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Judging Doctoral Programs

With methodology in place, long-awaited graduate program rankings may soon be released

by Carmen Drahl
July 20, 2009 | A version of this story appeared in Volume 87, Issue 29

Credit: Shutterstock
NRC's methodology release has campuses nationwide eagerly awaiting the research council's rankings.
Credit: Shutterstock
NRC's methodology release has campuses nationwide eagerly awaiting the research council's rankings.

After repeated delays, the National Research Council on July 9 released the methodology behind its rankings of doctoral programs, including those in chemistry and chemical engineering. The methods represent a departure from previous assessments, abandoning reliance on reputation surveys in favor of a more data-intensive approach. A release date for the rankings themselves has not been scheduled.

The assessments by the research council, which functions under the National Academy of Sciences, are a valued resource for students, educators, and administrators, but they were last updated in 1995. The release of the new rankings, to be based largely on data from the 2005–06 academic year, have been postponed on multiple occasions.

"It's frustrating for everybody—the longer it takes to get the rankings out, the more dated the information becomes," says Charles A. Wight, a physical chemist and dean of the graduate school at the University of Utah. "But there's also a sense that people would rather have things done right" than done hastily, he says.

That's also the council's view, says Jeremiah P. Ostriker, chair of the committee overseeing the project. Each program will have a range of rankings, in order to stress inherent uncertainties in the analysis, he says. Rankings are based on 20 criteria in three areas: scholarly activity, student support, and diversity. In addition to an overall ranking range, programs will be ranked in those three areas. Data for several criteria, such as degree completion rates, have never before been collected or disseminated on a nationwide scale, Wight notes.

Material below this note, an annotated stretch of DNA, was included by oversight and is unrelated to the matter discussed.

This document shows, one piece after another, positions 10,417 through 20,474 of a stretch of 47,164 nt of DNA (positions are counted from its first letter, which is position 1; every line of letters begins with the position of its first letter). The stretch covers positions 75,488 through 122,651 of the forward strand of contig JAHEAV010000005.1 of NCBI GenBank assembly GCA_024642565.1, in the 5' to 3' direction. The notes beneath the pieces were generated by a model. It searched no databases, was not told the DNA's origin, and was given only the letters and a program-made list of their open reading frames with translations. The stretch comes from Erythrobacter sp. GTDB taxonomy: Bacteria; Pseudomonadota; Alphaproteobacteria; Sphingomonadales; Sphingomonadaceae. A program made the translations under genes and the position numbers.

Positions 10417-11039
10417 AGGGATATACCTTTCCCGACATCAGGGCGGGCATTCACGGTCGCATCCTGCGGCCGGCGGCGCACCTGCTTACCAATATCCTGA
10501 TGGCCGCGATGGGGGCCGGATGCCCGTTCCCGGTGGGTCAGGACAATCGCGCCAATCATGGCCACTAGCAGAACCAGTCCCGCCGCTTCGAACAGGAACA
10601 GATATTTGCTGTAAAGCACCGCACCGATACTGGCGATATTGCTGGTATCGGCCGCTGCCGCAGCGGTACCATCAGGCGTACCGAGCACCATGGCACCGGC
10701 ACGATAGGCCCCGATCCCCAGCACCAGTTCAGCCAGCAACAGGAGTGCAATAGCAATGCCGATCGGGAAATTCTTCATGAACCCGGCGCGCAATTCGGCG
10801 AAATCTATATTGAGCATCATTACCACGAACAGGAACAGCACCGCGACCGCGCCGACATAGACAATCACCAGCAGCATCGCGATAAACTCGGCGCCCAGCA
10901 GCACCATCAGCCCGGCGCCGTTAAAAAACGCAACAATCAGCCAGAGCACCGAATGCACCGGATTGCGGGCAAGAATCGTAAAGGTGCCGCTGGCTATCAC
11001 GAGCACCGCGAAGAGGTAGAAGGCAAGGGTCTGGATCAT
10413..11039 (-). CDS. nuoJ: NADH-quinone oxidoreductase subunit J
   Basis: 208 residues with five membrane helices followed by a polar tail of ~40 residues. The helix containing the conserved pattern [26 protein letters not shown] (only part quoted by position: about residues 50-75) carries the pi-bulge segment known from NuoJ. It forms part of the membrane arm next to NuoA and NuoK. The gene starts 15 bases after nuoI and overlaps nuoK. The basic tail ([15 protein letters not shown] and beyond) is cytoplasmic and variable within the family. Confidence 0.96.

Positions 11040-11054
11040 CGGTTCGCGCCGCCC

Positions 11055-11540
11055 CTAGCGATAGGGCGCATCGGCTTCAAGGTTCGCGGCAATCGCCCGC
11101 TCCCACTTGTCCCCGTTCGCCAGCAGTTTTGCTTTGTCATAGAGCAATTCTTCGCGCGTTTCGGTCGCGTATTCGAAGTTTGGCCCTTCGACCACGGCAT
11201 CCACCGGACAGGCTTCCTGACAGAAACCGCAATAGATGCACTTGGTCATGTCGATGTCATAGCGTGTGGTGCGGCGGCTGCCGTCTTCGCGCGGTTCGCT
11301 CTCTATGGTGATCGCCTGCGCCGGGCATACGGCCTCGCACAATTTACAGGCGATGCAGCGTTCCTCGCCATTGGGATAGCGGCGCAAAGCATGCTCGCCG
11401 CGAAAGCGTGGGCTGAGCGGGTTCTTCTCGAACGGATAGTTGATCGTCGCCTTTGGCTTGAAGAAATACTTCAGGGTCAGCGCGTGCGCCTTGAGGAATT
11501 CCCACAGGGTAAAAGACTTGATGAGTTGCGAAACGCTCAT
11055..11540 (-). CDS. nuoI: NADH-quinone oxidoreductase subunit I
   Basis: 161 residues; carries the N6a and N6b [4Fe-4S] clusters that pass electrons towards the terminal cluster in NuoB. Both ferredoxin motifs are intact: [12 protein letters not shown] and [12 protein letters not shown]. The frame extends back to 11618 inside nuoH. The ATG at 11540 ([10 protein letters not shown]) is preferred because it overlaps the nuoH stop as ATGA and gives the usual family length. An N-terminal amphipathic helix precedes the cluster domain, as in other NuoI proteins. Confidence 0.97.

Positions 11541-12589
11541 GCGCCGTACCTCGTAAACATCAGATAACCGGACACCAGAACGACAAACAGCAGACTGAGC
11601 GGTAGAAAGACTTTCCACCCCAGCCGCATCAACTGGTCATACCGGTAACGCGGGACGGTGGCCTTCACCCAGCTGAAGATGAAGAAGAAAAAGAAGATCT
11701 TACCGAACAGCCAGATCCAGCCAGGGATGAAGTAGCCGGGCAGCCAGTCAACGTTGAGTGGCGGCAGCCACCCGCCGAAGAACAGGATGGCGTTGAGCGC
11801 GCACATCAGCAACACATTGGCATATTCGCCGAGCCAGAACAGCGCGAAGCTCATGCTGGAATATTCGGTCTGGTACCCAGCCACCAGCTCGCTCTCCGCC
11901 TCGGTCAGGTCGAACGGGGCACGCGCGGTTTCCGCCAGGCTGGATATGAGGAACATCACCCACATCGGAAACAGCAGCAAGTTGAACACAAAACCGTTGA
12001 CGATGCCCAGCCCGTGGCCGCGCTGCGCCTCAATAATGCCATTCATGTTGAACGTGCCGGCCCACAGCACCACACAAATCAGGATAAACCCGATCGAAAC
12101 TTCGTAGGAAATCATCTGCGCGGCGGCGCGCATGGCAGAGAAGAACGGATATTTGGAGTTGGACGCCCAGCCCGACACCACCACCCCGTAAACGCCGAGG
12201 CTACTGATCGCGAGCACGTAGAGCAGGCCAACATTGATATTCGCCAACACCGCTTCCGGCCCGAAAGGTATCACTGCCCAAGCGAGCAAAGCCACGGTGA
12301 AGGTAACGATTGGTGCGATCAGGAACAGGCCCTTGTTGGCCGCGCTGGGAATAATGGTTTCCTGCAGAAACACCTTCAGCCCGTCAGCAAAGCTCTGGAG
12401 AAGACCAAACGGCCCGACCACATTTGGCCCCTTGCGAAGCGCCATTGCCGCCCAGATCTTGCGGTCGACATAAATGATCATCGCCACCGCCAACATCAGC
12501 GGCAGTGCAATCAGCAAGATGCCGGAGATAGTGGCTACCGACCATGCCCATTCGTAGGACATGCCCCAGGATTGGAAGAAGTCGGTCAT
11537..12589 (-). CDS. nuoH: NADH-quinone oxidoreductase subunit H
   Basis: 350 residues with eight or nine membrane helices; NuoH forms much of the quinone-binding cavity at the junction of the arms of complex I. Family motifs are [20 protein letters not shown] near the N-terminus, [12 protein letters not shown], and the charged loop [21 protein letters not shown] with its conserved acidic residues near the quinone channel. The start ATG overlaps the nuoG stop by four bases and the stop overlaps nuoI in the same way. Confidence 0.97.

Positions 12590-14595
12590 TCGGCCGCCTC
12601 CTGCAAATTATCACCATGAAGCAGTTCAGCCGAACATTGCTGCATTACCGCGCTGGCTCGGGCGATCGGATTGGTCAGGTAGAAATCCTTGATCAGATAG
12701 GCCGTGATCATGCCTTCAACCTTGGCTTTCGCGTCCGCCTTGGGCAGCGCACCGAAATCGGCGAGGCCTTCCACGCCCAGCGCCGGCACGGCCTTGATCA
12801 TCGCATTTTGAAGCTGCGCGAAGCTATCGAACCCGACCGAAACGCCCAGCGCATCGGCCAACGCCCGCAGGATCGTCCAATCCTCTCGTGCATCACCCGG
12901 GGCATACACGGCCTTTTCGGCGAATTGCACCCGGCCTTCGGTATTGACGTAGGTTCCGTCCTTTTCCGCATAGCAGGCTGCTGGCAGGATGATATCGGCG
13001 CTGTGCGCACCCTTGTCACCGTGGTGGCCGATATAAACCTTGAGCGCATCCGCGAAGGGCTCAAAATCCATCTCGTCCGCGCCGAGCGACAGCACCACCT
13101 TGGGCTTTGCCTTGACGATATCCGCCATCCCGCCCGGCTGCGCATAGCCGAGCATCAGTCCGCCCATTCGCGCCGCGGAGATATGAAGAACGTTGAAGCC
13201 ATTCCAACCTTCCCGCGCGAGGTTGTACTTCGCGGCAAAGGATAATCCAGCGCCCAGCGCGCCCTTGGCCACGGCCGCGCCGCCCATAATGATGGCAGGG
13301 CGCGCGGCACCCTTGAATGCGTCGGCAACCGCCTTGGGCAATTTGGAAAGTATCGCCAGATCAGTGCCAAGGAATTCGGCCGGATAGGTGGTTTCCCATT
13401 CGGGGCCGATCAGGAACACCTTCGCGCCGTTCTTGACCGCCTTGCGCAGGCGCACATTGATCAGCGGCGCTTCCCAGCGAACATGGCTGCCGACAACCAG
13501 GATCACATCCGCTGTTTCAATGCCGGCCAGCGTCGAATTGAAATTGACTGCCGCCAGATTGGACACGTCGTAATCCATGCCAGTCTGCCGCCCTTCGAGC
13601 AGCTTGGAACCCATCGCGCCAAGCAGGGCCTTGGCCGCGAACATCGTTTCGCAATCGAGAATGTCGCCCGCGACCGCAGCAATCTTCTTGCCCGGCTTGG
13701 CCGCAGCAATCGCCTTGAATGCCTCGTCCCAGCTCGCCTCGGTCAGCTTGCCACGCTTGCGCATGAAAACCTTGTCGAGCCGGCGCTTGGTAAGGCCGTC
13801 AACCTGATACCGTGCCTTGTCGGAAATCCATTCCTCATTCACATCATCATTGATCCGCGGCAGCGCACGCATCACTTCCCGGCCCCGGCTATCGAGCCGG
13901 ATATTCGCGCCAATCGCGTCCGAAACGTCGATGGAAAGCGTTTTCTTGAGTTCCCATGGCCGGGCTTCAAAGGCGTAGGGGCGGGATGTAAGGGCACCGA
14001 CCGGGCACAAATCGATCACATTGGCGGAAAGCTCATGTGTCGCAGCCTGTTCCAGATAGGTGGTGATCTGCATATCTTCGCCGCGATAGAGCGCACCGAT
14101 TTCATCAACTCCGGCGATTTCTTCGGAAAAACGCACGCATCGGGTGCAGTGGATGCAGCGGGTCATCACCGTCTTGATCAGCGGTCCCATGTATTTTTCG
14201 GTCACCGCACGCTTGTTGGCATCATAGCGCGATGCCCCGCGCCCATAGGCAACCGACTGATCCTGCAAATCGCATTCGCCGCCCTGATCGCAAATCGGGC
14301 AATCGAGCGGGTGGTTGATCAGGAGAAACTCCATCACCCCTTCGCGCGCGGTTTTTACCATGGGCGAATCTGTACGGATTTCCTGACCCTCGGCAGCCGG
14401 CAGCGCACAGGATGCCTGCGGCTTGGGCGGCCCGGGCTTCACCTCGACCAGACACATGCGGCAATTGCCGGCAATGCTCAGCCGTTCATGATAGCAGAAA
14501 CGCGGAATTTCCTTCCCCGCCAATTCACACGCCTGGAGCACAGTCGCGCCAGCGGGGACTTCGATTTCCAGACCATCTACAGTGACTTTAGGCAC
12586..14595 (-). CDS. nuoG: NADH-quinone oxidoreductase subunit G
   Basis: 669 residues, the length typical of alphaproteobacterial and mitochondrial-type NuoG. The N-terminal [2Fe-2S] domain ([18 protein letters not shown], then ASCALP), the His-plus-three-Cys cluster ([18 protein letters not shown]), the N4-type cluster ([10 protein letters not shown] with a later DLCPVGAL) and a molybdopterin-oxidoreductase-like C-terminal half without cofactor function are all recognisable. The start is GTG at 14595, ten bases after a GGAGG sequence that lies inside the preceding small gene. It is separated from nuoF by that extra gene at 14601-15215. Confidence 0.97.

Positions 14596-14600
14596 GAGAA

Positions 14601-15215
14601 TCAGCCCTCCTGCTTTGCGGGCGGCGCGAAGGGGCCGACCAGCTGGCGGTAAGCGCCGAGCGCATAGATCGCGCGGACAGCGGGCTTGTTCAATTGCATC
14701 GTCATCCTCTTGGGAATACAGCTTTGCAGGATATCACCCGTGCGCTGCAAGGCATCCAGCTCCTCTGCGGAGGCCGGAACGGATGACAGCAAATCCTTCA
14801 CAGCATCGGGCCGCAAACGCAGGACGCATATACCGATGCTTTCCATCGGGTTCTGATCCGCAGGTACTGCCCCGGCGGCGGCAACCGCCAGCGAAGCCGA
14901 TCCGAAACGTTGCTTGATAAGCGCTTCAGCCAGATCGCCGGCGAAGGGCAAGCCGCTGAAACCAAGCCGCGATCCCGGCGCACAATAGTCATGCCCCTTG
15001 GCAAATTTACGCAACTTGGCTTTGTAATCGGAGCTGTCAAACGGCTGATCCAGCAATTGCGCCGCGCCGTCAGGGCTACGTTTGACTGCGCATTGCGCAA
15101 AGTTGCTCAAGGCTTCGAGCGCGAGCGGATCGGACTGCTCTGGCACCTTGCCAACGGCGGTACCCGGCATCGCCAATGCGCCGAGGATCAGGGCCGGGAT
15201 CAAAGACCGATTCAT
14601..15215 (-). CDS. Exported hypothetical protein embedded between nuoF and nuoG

Furthermore, weights given to criteria are driven by faculty input, says Ostriker, an astrophysicist and former provost at Princeton University. What's deemed an important measure of program quality "turns out to be quite different in different fields," he says. Where possible, measures will be reported per capita of full-time faculty, in efforts to avoid giving artificial advantages to larger programs.

Rankings may be released by the end of 2009, Ostriker speculates. "Now that the methodology is in place, we hope to update rankings more quickly in the future," he says.



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